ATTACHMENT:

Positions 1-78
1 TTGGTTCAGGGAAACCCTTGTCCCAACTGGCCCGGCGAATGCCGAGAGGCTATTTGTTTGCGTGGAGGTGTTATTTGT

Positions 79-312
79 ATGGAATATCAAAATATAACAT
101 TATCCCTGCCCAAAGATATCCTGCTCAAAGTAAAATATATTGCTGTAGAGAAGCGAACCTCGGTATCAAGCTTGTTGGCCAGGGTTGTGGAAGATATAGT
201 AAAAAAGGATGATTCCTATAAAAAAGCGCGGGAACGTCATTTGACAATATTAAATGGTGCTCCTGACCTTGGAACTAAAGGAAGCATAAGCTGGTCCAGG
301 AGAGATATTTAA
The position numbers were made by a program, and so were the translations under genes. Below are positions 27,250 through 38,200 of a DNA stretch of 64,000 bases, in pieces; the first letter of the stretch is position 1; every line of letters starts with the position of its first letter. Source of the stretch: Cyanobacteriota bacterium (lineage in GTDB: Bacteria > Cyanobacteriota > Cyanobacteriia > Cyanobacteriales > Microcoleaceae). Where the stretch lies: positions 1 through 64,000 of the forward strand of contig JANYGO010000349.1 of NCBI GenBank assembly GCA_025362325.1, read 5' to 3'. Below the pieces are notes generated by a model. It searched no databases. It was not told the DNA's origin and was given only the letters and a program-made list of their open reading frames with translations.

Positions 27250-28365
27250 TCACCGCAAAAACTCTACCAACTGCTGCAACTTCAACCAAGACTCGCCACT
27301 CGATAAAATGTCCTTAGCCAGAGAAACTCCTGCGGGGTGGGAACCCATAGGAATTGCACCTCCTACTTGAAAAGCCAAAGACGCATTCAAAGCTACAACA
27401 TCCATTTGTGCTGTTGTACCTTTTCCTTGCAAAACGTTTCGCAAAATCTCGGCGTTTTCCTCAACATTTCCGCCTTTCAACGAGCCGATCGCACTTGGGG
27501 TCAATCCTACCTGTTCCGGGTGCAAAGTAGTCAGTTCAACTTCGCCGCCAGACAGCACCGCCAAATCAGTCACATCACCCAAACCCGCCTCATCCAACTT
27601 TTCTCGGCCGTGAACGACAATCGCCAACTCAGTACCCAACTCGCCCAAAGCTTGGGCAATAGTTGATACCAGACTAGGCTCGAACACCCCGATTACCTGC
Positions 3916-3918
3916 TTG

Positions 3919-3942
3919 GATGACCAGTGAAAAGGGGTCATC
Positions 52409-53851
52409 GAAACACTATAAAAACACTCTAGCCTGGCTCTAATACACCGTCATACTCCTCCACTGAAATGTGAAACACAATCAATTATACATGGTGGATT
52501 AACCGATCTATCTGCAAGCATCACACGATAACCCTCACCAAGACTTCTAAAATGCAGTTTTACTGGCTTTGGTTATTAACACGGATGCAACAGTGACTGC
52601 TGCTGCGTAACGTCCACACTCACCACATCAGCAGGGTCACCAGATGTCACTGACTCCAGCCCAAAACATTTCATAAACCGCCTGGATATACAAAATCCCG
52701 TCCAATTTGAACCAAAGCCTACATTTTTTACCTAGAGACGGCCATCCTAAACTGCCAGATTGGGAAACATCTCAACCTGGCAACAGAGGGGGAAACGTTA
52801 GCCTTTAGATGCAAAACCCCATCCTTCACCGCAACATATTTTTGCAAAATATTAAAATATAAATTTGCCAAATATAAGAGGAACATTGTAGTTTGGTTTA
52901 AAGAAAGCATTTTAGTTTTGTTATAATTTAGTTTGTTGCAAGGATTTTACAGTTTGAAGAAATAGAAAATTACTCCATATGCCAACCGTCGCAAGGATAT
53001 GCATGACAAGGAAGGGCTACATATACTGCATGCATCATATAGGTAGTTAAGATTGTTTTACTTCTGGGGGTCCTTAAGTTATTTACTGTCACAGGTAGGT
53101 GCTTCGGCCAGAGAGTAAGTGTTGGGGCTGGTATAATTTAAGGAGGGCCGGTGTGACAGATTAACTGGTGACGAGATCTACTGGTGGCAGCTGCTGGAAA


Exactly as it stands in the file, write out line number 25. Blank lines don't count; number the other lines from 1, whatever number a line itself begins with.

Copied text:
52901 AAGAAAGCATTTTAGTTTTGTTATAATTTAGTTTGTTGCAAGGATTTTACAGTTTGAAGAAATAGAAAATTACTCCATATGCCAACCGTCGCAAGGATAT